Today, we launched a Microsoft Graph Security connector for Power BI along with a sample dashboard and template to enable rapid development of enterprise-wide security reports. Gain greater visibility into active threats and trends to help you better understand and manage security and risk.


You can now leverage the new connector included in the Power BI Desktop February 2019 update to:



This Power BI connector for Microsoft Graph reduces the time and resources needed to integrate multiple data sources, simplifying the creation of reports across security solutions. For further details on integrating with the Microsoft Graph Security API, learn about the API and access the schema.


Getting Started


Use this connector in a new or existing Power BI dashboard. This connector is included in the Power BI Desktop February 2019 update



  1. Your Azure Active Directory (AD) tenant administrator must first grant consent for the connector; follow the steps in the connector documentation.

  2. Select Get Data -> More… from the Home ribbon in Power BI Desktop after installing the Power BI Desktop February 2019 update.

  3. Select Online Services from the categories list.

  4. Select Microsoft Graph Security (Beta) and connect as illustrated below.  GetData.PNGMicrosoft Graph Security Power BI Connector

  5. Choose a Version (v1.0 or beta) and sign into Azure Active Directory, when prompted. Your user account needs to have Security Reader role permissions per the user delegated Microsoft Graph Security authorization requirements.

  6. Select the entity of choice and click load to display results as illustrated in the following diagram. Result.PNGResults

  7. You’re now ready to use the imported data in Power BI Desktop. Check out the Microsoft Graph Security Power BI connector documentation for advanced query options and other details.


User Scenarios


We’ve provided some examples below of reports created using the Microsoft Graph Security Power BI connector. A sample dashboard and template are also available for download from the Microsoft Graph Security GitHub repo. Feel free to slice and dice the information for each of the schema properties to build your own visualizations.


Visualize Alerts across different Security Products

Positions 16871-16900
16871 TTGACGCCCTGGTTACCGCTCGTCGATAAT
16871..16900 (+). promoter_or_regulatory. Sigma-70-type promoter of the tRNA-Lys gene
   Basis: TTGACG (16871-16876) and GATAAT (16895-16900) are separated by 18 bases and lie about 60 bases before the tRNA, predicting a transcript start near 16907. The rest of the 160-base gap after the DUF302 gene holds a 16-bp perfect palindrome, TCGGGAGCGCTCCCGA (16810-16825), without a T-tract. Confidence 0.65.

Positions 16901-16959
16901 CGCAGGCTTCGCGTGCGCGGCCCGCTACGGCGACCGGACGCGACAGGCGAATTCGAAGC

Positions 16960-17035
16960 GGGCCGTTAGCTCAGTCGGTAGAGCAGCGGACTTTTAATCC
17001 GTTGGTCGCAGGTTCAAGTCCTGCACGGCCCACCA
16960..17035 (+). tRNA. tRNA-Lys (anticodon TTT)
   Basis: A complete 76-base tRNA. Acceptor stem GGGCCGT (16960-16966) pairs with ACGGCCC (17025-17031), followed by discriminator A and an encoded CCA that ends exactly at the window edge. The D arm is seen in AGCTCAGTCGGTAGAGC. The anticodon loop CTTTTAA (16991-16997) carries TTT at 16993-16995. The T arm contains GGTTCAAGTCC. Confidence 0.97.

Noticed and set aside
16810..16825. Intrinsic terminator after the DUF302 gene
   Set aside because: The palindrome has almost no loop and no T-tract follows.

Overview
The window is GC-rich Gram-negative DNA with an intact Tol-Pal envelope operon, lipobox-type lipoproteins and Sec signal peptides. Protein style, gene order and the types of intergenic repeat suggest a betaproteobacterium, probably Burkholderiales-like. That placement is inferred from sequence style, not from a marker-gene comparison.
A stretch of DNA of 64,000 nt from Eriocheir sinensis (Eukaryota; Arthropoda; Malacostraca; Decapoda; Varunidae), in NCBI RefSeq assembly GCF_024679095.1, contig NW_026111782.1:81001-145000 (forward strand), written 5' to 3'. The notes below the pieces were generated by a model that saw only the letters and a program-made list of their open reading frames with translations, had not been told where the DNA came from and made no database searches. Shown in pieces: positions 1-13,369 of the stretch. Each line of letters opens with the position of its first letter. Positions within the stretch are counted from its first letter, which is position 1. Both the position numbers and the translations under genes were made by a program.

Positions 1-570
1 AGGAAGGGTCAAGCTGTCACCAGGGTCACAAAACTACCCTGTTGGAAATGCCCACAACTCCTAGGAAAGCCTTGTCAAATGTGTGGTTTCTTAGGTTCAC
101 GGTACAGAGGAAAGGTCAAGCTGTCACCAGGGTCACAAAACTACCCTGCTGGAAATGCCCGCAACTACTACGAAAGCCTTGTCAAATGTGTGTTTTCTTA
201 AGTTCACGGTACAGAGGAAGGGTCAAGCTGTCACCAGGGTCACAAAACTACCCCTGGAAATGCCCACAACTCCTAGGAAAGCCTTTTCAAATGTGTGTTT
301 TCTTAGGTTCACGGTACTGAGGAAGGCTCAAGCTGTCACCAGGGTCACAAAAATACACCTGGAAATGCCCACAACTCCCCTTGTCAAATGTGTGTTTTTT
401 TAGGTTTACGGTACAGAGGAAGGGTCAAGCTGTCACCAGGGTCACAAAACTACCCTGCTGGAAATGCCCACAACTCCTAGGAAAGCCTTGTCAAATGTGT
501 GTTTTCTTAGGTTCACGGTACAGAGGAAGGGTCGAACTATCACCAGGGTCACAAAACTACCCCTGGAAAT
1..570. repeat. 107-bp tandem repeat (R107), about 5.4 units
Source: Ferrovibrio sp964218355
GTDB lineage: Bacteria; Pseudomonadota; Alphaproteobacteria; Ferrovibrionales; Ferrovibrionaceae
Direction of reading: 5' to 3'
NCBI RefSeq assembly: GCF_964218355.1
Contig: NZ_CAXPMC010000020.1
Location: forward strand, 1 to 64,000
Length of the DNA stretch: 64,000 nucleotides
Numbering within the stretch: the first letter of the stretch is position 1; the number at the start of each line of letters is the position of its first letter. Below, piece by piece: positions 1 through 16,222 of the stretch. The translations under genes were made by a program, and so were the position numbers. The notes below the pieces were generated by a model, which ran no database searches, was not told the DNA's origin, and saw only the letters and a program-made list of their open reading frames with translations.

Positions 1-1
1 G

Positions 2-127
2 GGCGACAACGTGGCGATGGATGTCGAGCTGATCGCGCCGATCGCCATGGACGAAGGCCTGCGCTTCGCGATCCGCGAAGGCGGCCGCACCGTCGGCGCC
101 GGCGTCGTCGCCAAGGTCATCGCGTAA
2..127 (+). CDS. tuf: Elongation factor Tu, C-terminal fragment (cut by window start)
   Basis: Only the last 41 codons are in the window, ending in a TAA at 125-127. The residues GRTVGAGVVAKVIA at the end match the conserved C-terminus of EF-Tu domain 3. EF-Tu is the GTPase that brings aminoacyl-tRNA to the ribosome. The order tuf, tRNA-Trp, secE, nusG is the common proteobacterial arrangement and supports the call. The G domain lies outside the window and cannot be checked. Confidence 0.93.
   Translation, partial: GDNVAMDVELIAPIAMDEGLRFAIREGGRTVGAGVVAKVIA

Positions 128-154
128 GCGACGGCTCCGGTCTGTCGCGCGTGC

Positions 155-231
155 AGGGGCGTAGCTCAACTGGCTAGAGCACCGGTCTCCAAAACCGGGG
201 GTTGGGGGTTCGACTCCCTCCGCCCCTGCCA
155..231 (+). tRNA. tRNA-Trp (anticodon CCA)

You can now create a visual of security alerts originating from different security products deployed in your organization trending over a duration as per the diagram below.


Dashboard-Alerts_By_Security_providers_trend.pngVisualize Alerts across different Security Products


Visualize Top Threats Targeting your Organization


Create a visual, per the diagram below, to get the top threats that impact your organization by categorizing your security alerts across the different security products running in your organization. This in turn enables you to get a complete picture of what’s top of mind for your organizational security investigations.


Dashboard-Alerts_By_Security_categories_trend.pngVisualize Top Threats Targeting your OrganizationVisualize Top Targeted Users


Get a pictorial representation of users who were associated with the security alerts that originated from the different security products deployed in your organization per the following diagram to manage user risk information and potential top targeted users.


Dashboard-Alerts_By_Users_1.pngVisualize Top Targeted Users


What’s Next?


The Power BI dashboard and template using the Microsoft Graph Security Power BI connector can help jumpstart development of your custom reports. Build and contribute your own security templates and dashboards to the Microsoft Graph Security Power BI sample GitHub repo, following the contribution guidelines. Your contributions will be recognized via weekly blogposts on the Microsoft Security Graph tech community.


Try the Microsoft Graph Security connector and please share your feedback by filing a GitHub issue or by engaging on the Microsoft Security Graph API tech community or StackOverflow.


 


 




https://techcommunity.microsoft.com/t5/Security-Privacy-and-Compliance/Gain-rich-insights-with-the-new-Microsoft-Graph-Security-Power/ba-p/334467

Today, we launched a Microsoft Graph Security connector for Power BI along with a sample dashboard and template to enable rapid development of enterprise-wide security reports. Gain greater visibility into active threats and trends to help you better understand and manage security and risk.


You can now leverage the new connector to:



This Power BI connector for Microsoft Graph reduces the time and resources needed to integrate multiple data sources, simplifying the creation of reports across security solutions. For further details on integrating with the Microsoft Graph Security API, learn about the API and access the schema.


Getting Started


Use this connector in a new or existing Power BI dashboard.



  1. Your Azure Active Directory (AD) tenant administrator must first grant consent for the connector; follow the steps in the connector documentation.

  2. Select Get Data -> More… from the Home ribbon in Power BI Desktop.